Last year saw little to no progress in reducing the number of fatal motorcycle crashes around the country, making this one of the few areas in highway safety where progress has been disappointing.
The Governors Highway Safety Association is reporting that motorcycle fatalities remained at about 4,500 in 2011 for all 50 states and the District of Columbia, the same level as 2010.
Meanwhile, the National Highway Traffic Safety Administration recently projected that overall motor vehicle fatalities declined 1.7 percent in 2011, reaching their lowest level since 1949.
Comparing the first nine months of 2010 to 2011, motorcyclist fatalities decreased in 23 states, while they increased in 26 states and D.C., according to GHSA.
Several states reported notable declines. In Connecticut, for example, motorcycle deaths dropped 37 percent, while in New York and North Carolina they fell 16 and 21 percent, respectively.
According to Barbara J. Fiala, commissioner of the New York State Department of Motor Vehicles, the decrease in fatal motorcycle crashes in that state is due to a mix of enforcement, education and engineering.
“In New York, we are educating motorists to watch for motorcycles, riders to wear bright protective gear to make themselves more visible, and law enforcement officers on conducting efficient and effective motorcycle checks,” Fiala said. “It is encouraging to see that these efforts, which have been conducted with our state and local partners, are making a difference.”
In South Carolina and Texas, motorcycle deaths rose 26 and 16 percent, respectively, while in California they increased 10 percent.
According to Christopher J. Murphy, director of California’s Office of Traffic Safety, the state experienced a dramatic 37 percent decline in motorcycle deaths from 2008 to 2010, so while disappointing, it would not be unexpected to see a smaller decline or even an increase, for 2011.
The GHSA report notes that the economy can influence motorcycle travel in several ways. With the economy strengthening, more people will have disposable income for purchasing and riding motorcycles. At the same time, rising gas prices may cause more individuals to choose motorcycles for transportation because of their fuel efficiency.
GHSA’s report was authored by Dr. James Hedlund of Highway Safety North.
Hedlund compared gas prices, motorcycle registrations, and motorcyclist fatality trends since 1976. He found that for the entire period fatalities closely track registrations, with significant similarities from 1990 to 2008. At the same time, as gas prices increase, fatalities also rise.
Another disturbing trend is the decrease in states with universal helmet laws, according to federal safety officials who rate helmet laws as one of the most effective motorcycle safety strategies. Only 19 states currently require all riders to wear helmets, down from 26 in 1997.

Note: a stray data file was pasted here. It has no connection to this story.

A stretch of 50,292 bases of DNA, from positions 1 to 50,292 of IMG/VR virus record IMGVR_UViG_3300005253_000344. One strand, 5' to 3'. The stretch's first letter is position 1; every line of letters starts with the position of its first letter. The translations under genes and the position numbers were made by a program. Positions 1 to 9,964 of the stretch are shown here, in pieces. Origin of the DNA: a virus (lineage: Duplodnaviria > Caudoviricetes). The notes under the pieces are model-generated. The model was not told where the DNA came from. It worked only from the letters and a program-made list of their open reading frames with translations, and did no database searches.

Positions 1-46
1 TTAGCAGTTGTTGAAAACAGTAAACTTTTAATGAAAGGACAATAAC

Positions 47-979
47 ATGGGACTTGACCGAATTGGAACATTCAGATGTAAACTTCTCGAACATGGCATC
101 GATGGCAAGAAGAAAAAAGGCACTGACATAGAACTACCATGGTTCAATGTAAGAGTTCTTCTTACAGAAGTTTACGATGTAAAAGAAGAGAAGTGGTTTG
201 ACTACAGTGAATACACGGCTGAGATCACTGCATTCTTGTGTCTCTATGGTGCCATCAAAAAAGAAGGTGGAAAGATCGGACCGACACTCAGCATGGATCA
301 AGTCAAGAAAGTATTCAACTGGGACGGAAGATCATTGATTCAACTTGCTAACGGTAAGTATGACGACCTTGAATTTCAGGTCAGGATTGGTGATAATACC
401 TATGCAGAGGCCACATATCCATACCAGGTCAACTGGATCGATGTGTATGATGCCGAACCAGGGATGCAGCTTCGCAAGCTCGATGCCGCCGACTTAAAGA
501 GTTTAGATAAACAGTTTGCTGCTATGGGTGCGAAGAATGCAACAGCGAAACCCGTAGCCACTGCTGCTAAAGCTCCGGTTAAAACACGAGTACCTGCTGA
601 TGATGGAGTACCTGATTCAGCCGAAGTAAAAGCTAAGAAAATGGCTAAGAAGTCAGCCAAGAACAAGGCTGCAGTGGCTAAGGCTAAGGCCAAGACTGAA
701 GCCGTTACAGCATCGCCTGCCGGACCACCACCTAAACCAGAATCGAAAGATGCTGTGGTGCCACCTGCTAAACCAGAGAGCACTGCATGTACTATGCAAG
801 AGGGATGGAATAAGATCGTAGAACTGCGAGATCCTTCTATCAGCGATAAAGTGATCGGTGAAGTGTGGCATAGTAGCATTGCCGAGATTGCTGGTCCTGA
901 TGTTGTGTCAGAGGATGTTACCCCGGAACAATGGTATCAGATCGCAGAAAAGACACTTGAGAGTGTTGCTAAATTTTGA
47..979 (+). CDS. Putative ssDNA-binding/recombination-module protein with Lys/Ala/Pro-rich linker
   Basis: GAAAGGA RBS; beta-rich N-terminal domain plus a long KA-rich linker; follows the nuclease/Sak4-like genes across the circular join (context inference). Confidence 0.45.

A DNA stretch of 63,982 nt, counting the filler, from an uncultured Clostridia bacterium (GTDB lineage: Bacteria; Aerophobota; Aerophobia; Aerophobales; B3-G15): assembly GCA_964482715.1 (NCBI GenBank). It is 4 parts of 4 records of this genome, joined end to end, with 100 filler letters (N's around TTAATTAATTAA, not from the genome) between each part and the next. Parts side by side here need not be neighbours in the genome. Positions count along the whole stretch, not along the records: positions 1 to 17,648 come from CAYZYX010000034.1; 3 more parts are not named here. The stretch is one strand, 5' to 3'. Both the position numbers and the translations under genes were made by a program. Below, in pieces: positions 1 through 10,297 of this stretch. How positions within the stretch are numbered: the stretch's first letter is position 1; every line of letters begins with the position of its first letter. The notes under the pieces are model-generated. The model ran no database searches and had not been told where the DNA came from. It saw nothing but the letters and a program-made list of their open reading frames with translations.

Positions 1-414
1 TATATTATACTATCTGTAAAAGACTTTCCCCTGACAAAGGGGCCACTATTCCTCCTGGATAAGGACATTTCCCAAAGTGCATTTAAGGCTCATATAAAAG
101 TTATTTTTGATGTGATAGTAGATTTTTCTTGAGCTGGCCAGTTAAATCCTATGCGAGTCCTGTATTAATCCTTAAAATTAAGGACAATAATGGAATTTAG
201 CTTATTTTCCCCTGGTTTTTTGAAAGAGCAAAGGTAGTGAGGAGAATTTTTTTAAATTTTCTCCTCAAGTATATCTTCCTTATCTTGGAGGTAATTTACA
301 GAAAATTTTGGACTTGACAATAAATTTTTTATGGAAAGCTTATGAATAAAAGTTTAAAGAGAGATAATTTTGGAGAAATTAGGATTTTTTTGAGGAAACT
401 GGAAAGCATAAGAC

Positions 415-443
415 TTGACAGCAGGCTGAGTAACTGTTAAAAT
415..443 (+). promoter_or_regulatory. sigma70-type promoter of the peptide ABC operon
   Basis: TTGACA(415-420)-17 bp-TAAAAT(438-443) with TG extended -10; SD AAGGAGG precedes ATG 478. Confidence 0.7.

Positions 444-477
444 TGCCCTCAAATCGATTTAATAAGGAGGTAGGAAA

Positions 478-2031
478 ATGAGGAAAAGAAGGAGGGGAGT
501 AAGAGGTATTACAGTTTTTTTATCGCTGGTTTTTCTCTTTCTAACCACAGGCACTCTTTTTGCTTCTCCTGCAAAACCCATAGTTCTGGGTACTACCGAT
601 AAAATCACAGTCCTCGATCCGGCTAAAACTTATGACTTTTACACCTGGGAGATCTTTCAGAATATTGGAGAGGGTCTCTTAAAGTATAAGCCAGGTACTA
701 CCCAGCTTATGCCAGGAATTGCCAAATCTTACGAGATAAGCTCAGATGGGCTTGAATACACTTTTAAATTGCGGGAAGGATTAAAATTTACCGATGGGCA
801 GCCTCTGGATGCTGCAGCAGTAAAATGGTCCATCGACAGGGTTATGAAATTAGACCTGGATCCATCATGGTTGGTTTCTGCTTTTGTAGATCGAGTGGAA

Earlier this year, Michigan repealed its universal helmet law, while similar legislation has been introduced in five other states.
No state has enacted a universal helmet law since Louisiana reinstated its requirement in 2004.
“It is disappointing that we are not making progress in motorcycle safety, particularly as fatalities involving other motorists continue to decline,” said Troy Costales, GHSA chairman.
“As the study notes, the strengthening economy, high gas prices, and the lack of all-rider helmet laws leave me concerned about the final numbers for 2011 and 2012. Every motorcyclist deserves to arrive at their destination safely. These fatality figures represent real people – they’re family, friends and neighbors.”
Costales said the good news is that there are effective strategies that, if implemented, can make a difference in preventing crashes and fatalities involving motorcyclists. Specifically, the GHSA report recommends states address five issues:
- Increase helmet use: Helmets are proven to be 37 percent effective at preventing fatal injuries to motorcycle operators and 41 percent effective for passengers. NHTSA estimates that helmets saved 1,829 motorcyclists’ lives in 2008 and another 822 of the unhelmeted motorcyclists who died in that year would have survived had they worn helmets.
- Reduce alcohol impairment: In 2010, 29 percent of fatally injured riders had a blood alcohol concentration at or above the legal limit of .08, the highest of all motorists.
- Reduce speeding: According to the most recent data, 35 percent of motorcycle riders involved in fatal crashes were speeding, and more than half did not involve another vehicle.
- Provide motorcycle operator training to all who need or seek it: While all states currently offer training programs, some courses may not be provided at locations and times convenient for riders.
- Encourage all drivers to share the road with motorcyclists: According to NHTSA, when motorcycles crash with other vehicles, the latter usually violates the motorcyclist’s right of way. Many states conduct “share the road” campaigns to increase awareness of motorcycles.
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